Used to refer to any female person.
Used to refer to tits.
"Where'd lady go?"
"Have you seen lady?"
"Hey lady, how about a lumpkin!"
"Sure, I'd love to go see a movie with you, but first I must fuck lady."
"There's a lady over there, and a lady over there, and a lady everywhere!"
"How do you like my new ladies?"
"Lump my ladies."
"Psst, Sarah, you're ladies are falling out."
"Tell your ladies to stop jiggling when you walk."
"Keep your ladies to yourself."
Something most Men
don't treat right.
I know how to treat a lady.
a masterpeice created by god...
u guys betta treat yo lady right or she will up and leave yawl skank ass!
One of the best things in the world. A female who you really care about. Synonym of wifey
. Opposite of hoe
U gotta treat ur lady good.
An elegant and good-hearted woman who uses her femininity in the most dignified and endearing way possible.
T?hat girl's a real lady
The best word for a male to take a normal, innocent sounding sentence, and add an awkward
twist, in reference to speaking with a female. It is always used at the end of a sentence, and usually follows a comma. For extra effect, can be complimented with lowering of the voice, and raising of the eyebrows. Is used by guys that desperately can't get any action
globally. It's use is significantly higher when the man has been consuming copious amounts of alcohol.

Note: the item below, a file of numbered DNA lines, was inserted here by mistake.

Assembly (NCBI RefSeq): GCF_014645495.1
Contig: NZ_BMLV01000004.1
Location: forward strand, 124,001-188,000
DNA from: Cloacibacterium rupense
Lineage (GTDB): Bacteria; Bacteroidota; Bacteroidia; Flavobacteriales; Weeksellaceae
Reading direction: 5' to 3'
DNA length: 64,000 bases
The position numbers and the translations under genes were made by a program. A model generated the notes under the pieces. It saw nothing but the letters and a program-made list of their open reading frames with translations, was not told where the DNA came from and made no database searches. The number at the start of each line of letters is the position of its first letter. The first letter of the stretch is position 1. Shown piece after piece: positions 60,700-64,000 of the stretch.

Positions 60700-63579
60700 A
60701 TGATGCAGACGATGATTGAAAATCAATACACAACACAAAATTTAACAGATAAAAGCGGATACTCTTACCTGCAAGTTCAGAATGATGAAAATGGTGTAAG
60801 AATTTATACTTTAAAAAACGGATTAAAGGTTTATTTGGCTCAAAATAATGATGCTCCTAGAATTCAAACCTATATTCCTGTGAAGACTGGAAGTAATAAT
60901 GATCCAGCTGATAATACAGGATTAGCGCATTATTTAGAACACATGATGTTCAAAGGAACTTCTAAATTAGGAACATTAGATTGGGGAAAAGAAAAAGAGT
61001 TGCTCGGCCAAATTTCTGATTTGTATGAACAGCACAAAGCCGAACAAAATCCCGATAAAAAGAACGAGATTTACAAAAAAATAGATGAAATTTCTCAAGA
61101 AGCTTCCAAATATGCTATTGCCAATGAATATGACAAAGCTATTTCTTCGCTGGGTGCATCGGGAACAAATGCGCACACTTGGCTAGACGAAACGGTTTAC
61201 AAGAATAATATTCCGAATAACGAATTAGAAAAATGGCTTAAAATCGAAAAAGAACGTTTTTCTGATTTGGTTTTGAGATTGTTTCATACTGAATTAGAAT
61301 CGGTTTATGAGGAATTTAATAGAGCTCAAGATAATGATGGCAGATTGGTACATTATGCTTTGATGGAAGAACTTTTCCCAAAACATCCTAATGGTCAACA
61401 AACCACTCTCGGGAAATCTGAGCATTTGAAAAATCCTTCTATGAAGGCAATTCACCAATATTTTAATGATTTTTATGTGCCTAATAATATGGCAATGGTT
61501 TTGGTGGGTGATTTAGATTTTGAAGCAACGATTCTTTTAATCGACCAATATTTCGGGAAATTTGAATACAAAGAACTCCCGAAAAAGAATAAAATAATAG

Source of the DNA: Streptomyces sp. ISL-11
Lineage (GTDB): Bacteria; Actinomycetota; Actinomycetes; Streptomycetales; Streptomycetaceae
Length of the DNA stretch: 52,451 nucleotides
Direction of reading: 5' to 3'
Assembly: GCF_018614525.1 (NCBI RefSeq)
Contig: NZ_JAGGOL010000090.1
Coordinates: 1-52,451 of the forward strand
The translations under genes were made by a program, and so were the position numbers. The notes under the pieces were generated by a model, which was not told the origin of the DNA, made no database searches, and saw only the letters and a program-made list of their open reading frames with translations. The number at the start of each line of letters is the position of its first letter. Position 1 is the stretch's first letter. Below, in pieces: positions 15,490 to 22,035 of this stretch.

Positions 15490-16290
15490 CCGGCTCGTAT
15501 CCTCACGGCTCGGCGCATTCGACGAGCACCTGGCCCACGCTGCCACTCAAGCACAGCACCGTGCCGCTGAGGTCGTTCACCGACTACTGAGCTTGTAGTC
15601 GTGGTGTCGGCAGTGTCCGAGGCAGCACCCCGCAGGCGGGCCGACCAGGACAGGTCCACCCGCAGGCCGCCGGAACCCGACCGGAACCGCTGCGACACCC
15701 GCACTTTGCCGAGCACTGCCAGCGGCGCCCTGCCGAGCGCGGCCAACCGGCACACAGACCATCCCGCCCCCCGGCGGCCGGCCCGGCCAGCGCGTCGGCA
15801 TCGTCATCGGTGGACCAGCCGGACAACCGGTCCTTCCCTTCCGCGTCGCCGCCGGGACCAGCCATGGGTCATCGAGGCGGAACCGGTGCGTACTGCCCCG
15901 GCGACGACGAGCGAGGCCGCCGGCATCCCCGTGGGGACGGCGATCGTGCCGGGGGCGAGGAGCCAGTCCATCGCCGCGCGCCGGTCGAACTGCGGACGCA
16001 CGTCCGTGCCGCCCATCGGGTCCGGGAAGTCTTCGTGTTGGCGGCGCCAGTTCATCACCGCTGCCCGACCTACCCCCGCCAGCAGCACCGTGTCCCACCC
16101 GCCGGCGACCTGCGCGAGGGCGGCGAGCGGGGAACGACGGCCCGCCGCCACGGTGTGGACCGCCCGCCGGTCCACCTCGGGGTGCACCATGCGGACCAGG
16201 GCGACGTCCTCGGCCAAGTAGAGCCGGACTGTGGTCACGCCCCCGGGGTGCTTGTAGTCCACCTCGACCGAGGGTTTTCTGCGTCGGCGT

In extreme cases, subjects have been known to use a weirder and creepier version of the word ladies, which appears to be some sort of obscure reference to the middle ages, by saying m'ladies.
Having fun tonite so far, ladies?
You girls should come tonite ... ladies.
Let me know if you need any help at all, ladies...
You should come over tonite for supper, m'ladies...
*When Drunk* Hey ladies, wanna have a no pants dance at my house ladies?
A woman of which a besotted male will hold in reverence.
"I love you" (and really means it)
A formal title for a woman of high social status. Also used as an affectionate term by a man/woman for his/her girlfriend or wife.
Still, the English
language prefers to use the borrowed French "Madame" rather than the native English "My Lady" in address.
Don Quixote: "My lady!"
Aldonza: "I'm not your lady! I'm not any kind of a lady!"